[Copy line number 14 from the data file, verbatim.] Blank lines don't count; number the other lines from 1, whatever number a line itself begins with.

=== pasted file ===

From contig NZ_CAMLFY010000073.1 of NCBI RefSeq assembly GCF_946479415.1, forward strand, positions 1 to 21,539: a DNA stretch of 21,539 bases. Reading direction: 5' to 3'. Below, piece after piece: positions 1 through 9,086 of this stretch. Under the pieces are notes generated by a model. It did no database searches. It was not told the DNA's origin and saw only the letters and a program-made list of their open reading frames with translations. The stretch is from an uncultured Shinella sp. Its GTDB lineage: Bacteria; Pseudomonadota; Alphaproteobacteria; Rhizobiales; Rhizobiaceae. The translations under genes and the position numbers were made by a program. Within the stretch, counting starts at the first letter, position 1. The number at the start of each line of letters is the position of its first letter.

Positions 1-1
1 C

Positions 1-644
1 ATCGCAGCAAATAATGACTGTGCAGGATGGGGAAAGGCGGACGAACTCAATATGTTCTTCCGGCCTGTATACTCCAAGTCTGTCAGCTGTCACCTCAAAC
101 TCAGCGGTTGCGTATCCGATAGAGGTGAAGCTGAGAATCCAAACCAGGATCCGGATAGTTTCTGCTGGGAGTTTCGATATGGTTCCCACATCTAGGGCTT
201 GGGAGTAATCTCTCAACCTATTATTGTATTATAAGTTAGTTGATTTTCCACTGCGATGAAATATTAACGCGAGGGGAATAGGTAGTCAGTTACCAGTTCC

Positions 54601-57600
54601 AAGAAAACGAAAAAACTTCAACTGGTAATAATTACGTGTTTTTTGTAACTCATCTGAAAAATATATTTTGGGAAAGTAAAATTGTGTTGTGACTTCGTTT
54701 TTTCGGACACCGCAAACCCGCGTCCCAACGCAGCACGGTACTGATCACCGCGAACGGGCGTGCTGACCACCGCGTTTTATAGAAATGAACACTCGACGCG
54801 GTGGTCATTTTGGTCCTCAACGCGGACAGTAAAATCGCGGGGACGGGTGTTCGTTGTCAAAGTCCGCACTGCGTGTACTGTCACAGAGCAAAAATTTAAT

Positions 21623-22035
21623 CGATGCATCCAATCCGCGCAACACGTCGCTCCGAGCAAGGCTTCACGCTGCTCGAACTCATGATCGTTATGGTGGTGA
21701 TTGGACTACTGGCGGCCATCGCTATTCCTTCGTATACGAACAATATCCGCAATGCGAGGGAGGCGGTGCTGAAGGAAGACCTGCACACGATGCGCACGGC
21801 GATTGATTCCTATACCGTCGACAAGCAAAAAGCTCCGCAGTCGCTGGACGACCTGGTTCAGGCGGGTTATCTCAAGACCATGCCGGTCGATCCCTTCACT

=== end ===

21701 TTGGACTACTGGCGGCCATCGCTATTCCTTCGTATACGAACAATATCCGCAATGCGAGGGAGGCGGTGCTGAAGGAAGACCTGCACACGATGCGCACGGC